Researchers have identified several other factors that are often linked with codependency:

  • Lack of trust in self or others
  • Fear of being alone or abandoned
  • A need to control other people
  • Chronic anger
  • Frequent lying
  • Poor communication skills
  • Trouble making decisions
  • Problems with intimacy
  • Difficulty establishing boundaries
  • Trouble adjusting to change
  • An extreme need for approval and recognition
  • A tendency to become hurt when others don’t recognize their efforts
  • An inclination to do more than their share all the time
  • A tendency to confuse love and pity
  • An exaggerated sense of responsibility for the actions of others


While codependency isn’t something that shows up in a lab test or a brain scan, there is an assessment tool that some mental health professionals use to determine if there’s a chance someone might be codependent.

It requires an individual to answer questions in five basic domains: other focus/self-neglect, low self-esteem, hiding self, medical problems, and family of origin issues.

Individuals who are being assessed for codependency determine how true these statements are about them:

1. I feel compelled to help other people.

2. I try to control events and how other people should behave.

3. I become afraid to let other people be who they are and allow events to happen naturally.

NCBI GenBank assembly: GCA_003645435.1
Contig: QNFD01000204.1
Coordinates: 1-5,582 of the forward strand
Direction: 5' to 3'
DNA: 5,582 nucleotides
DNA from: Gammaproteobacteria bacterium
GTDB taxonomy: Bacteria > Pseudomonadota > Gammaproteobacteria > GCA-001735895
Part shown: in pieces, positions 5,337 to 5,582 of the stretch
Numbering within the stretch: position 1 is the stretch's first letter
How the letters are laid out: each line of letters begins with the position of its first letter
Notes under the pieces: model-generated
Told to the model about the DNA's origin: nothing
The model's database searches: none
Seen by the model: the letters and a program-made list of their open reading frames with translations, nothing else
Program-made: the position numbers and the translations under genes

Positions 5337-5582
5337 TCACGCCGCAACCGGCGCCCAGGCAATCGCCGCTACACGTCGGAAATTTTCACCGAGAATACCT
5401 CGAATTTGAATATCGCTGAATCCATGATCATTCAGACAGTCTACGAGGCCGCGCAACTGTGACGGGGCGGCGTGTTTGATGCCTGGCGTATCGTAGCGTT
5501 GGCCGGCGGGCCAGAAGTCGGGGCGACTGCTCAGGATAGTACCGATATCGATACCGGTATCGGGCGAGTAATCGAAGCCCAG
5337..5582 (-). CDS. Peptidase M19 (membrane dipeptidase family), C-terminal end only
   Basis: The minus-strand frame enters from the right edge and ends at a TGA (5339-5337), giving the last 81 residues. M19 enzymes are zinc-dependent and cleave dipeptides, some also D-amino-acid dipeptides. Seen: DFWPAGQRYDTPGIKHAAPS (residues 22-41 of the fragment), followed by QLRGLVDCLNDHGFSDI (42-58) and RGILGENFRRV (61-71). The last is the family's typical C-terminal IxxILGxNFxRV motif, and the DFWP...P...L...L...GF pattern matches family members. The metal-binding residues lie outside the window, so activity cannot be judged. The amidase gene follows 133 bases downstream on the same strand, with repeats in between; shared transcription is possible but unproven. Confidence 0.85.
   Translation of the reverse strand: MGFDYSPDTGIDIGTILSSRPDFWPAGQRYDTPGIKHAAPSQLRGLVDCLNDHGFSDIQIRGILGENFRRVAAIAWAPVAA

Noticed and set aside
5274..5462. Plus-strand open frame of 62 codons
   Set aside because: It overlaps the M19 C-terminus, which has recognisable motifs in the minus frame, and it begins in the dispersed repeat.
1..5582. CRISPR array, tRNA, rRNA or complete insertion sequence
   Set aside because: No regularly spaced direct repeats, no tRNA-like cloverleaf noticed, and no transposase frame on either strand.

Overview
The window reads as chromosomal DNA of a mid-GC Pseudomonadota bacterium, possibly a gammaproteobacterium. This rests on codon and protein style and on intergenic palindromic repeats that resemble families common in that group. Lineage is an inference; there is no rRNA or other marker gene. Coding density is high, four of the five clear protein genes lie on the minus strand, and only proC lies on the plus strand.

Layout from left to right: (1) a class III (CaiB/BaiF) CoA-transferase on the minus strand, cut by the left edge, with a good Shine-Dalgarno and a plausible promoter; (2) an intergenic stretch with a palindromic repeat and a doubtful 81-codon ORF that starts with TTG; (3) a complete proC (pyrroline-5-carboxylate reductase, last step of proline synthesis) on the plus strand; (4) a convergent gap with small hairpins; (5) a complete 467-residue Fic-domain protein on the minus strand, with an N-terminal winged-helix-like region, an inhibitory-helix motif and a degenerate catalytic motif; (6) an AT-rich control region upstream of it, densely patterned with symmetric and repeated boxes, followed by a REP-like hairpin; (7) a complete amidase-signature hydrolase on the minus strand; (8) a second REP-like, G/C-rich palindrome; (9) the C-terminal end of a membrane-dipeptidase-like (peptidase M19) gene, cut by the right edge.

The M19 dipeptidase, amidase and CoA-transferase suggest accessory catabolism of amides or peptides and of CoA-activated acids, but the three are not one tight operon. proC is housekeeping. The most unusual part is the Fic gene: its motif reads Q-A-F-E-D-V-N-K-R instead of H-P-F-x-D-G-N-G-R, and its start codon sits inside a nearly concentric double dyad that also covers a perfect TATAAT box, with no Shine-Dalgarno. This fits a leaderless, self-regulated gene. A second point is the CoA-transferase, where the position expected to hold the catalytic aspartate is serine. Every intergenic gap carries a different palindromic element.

4. I feel ashamed of who I am.

5. I try to control events and people through helplessness, guilt, coercion, threats, advice-giving, manipulation, or domination.

6. I worry about having liver, bowel, or bladder problems.

7. I am preoccupied with the idea that my body is failing me.

8. I feel compelled or forced to help people solve their problems (i.e., offering advice).

9. I feel that my general health in comparison to my family and friends.

10. I put on a happy face when I am really sad or angry.

11. I keep my feelings to myself and put up a good front.

12. I feel ill and run down.

13. I hide myself so that no one really knows me.

14. I keep my emotions under tight control.

15. When I was growing up, my family didn't talk openly about problems.

16. I have stomach trouble.

17. I pick on myself for everything, including the way I think, feel, look, act, and behave.

18. I push painful thoughts and feelings out of my awareness.

19. I grew up in a family that was troubled, unfeeling, chemically dependent, or overwrought with problems.

20. My family expressed feelings and affection openly when I was growing up.

21. I blame myself for everything too much.

22. I am unhappy now about the way my family coped with problems when I was growing up.

23. I am unhappy about the way my family communicated when I was growing up.

24. I feel humiliated or embarrassed.

25. I hate myself.

The test is then scored by a licensed mental health professional. More "true" answers increase the likelihood that someone is codependent (with the exception of item number 20).


Some individuals are able to overcome codependency on their own. Learning about what it means to be codependent and the harm it causes can be enough for some individuals to change their behavior.